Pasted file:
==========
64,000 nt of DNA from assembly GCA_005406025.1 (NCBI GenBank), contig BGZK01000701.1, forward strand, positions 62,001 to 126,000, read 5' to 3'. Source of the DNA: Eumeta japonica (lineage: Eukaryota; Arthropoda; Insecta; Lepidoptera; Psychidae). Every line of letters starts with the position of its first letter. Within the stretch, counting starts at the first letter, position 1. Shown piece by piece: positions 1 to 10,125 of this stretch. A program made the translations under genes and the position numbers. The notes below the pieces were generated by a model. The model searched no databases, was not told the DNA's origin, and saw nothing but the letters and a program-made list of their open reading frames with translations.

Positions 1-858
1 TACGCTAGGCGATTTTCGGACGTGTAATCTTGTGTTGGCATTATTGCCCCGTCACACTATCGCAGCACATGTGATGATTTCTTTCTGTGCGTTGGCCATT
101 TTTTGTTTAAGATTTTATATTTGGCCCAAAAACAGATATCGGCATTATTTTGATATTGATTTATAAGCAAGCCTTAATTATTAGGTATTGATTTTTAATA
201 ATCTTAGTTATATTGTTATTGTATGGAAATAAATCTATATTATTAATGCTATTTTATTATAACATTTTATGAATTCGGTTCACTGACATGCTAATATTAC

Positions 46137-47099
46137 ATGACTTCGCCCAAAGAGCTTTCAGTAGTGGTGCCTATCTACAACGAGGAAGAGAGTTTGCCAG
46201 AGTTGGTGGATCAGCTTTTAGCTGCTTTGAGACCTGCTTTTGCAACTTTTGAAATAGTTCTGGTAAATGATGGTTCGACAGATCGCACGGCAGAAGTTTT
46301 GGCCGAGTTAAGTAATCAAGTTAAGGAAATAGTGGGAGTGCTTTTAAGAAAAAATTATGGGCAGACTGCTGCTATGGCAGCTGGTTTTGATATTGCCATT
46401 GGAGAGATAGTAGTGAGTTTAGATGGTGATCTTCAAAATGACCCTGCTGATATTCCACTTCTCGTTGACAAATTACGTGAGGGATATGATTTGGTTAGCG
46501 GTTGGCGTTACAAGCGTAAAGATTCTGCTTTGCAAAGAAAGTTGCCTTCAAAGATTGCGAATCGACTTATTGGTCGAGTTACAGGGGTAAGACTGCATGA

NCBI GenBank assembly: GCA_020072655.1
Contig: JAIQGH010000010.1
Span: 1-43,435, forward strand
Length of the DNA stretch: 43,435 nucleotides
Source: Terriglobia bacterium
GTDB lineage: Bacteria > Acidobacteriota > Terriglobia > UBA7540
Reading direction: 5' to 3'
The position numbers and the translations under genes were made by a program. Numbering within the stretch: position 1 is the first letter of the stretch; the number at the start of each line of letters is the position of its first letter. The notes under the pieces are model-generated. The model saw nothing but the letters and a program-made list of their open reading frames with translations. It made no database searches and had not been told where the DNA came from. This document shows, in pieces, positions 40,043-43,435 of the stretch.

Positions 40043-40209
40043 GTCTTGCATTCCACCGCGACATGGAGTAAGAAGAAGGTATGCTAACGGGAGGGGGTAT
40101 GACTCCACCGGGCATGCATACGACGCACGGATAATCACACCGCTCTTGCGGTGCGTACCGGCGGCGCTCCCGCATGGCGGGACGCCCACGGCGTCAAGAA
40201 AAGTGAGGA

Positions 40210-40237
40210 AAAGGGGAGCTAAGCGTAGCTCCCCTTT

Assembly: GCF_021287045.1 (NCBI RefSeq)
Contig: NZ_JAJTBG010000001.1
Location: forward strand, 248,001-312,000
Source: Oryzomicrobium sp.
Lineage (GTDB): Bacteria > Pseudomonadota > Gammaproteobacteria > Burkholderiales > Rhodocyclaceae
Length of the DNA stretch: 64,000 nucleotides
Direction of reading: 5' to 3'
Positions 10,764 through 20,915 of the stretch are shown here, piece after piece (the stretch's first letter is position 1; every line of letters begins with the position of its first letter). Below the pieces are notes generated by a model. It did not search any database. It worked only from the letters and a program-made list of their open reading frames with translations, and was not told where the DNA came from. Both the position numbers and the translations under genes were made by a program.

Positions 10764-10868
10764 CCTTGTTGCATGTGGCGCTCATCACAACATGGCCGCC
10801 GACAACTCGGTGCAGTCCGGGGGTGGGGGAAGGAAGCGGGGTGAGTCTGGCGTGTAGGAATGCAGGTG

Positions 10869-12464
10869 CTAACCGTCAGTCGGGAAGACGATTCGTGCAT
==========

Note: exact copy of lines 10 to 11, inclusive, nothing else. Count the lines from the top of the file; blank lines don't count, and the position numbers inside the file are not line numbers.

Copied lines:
46401 GGAGAGATAGTAGTGAGTTTAGATGGTGATCTTCAAAATGACCCTGCTGATATTCCACTTCTCGTTGACAAATTACGTGAGGGATATGATTTGGTTAGCG
46501 GTTGGCGTTACAAGCGTAAAGATTCTGCTTTGCAAAGAAAGTTGCCTTCAAAGATTGCGAATCGACTTATTGGTCGAGTTACAGGGGTAAGACTGCATGA